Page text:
Young Canadian Brothers Perform CPR to Save Grandmother's Life: 'They Kept Their Cool'
Patti Chatterson and her two grandsons were settling in for a movie night when her heart stopped.
Patti Chatterson and her two grandsons were settling in for a movie night. Popcorn was also on the agenda.
But about five minutes into the film, the 62-year-old's heart stopped beating. Grayson Wu, 7, asked his grandmother a question. She didn't answer.
"Apparently, my head had flipped back and my mouth was hanging open and I was making gurgling sounds," Chatterson told InsideEdition.com from her home in Saskatoon, Saskatchewan.
She doesn't remember any of this, but when she woke up four days later, she is in a hospital, on life support, and was told that Grayson and his 10-year-old brother, Kian, had saved her life by calling 911 and performing CPR.
"They kept their cool so incredibly well," said the proud grandma, who is a nurse. Her daughter, the boys' mother, also is a nurse and she had just recently taught her curious sons the lifesaving procedure after they asked about it.
"They did fabulously," said Chatterson, who is now home from the hospital and doing much better, though she's still a little sore. And she is now outfitted with an internal defibrillator, which acts on its own if her heart stops again.
"It delivers a shock that will probably drop me to my knees, so I'll know what's going on," she said, laughing. She sure as heck didn't know what was going on when she awoke in a hospital bed. As far as she had known, she was in perfect health.
"I'm a very young 62," she said. "I'm healthy. I go to the gym." She plays with her grandsons, takes them on outings, and has them for sleepovers. But sitting in her recliner, just after dinner, on a peaceful night with her grandsons, she went into cardiac arrest.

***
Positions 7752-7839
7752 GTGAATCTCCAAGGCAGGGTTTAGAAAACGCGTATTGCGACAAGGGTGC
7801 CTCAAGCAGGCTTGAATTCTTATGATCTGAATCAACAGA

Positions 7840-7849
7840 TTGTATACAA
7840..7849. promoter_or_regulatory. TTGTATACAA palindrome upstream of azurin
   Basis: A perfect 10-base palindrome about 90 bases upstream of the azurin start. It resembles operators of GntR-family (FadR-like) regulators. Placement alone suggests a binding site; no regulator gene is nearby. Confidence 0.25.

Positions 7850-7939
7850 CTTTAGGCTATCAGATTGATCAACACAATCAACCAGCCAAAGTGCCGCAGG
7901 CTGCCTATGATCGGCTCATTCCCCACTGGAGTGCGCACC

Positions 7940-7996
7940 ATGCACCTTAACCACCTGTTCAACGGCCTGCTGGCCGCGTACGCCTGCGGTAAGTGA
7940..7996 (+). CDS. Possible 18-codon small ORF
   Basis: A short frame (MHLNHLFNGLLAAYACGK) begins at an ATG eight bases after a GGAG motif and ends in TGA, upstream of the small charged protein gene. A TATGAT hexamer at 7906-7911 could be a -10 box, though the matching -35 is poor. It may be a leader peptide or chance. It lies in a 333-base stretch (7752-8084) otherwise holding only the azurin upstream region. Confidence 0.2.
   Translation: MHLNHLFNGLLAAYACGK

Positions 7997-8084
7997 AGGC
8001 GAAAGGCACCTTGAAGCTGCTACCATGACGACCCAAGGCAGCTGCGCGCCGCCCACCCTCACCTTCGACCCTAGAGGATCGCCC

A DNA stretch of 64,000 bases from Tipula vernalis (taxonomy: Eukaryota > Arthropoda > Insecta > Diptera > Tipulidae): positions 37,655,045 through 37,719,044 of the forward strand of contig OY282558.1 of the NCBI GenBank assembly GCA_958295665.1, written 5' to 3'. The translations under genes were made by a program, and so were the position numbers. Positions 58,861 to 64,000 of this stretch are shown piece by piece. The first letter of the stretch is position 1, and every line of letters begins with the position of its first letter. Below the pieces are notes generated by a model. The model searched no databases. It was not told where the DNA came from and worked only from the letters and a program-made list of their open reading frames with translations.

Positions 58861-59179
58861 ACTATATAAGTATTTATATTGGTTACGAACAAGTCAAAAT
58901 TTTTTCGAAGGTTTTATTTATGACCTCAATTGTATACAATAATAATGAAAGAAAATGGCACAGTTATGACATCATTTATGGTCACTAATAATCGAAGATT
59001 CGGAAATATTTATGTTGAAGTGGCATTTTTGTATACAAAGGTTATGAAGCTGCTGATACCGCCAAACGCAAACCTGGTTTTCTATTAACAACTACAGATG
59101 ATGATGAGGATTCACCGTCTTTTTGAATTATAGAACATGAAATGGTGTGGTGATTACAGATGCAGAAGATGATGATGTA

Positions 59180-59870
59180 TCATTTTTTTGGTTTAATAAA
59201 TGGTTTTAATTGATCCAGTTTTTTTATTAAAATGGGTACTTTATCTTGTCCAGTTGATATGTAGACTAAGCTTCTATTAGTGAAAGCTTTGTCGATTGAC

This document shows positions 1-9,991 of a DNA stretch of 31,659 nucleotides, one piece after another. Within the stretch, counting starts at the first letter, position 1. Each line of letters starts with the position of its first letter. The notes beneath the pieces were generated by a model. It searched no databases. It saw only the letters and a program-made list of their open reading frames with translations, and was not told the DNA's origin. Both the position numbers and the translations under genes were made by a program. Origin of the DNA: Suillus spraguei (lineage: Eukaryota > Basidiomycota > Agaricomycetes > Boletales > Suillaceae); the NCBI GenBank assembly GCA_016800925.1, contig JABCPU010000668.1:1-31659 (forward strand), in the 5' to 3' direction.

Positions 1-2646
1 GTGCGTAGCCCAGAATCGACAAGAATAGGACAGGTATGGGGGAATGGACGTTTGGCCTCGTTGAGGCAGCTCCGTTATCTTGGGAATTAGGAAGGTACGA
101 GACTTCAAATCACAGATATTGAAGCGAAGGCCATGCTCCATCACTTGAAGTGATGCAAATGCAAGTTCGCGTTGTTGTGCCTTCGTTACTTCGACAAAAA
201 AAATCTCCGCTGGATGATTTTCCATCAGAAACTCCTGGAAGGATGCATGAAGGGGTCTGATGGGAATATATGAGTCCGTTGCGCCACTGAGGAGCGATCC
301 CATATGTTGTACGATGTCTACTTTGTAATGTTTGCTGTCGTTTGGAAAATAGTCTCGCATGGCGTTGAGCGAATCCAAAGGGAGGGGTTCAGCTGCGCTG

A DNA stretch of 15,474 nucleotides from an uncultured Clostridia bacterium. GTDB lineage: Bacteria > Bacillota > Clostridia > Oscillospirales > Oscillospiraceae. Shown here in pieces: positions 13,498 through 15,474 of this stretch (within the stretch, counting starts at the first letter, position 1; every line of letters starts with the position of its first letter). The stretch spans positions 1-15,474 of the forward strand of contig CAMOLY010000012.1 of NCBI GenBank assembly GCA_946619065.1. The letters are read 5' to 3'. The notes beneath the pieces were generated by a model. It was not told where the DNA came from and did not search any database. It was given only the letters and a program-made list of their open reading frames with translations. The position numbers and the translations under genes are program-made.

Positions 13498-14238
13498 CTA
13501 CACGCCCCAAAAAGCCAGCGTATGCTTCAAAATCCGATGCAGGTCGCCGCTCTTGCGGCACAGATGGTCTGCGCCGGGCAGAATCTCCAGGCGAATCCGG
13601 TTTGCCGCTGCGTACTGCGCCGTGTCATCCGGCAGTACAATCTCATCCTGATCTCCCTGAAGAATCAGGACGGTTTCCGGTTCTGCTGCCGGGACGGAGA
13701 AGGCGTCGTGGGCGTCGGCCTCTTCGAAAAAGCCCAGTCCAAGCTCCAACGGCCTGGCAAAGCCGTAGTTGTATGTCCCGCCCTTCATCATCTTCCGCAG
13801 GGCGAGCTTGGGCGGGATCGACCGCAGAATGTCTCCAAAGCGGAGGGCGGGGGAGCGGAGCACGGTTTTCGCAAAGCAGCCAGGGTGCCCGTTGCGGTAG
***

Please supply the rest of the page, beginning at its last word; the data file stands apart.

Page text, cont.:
The boys called their parents, but no one picked up. Grayson dialed 911 and handed the phone to his big brother. Grayson checked for a pulse. There wasn't one. He put his finger under his grandma's nose, but felt no air coming out.
The dispatcher told the boys to get their grandmother flat on the floor. Kian started chest compressions. Grayson chipped in with mouth-to-mouth resuscitation. Seven minutes later, the paramedics arrived.
"I had to be defibrillated four times," Chatterson said. Doctors couldn't figure out what prompted her heart to flat-line, either. Cardiac arrest, she explained, is far worse than a heart attack. "Your heart stops and that's that. Unless you get CPR or defibrillated, you're dead," she said.
Her grandsons are very humble about saving grandma's life.
"My older grandson just felt terrible," she said. "He was so, so worried because when he was doing the compressions, he heard my sternum crack," she explained.
As a nurse, "that's happened to me," she said. "It's just terrible to hear that."
Grayson had a more practical outlook. "You know what, Grandma," he told her, "I'm not done spending time with you."
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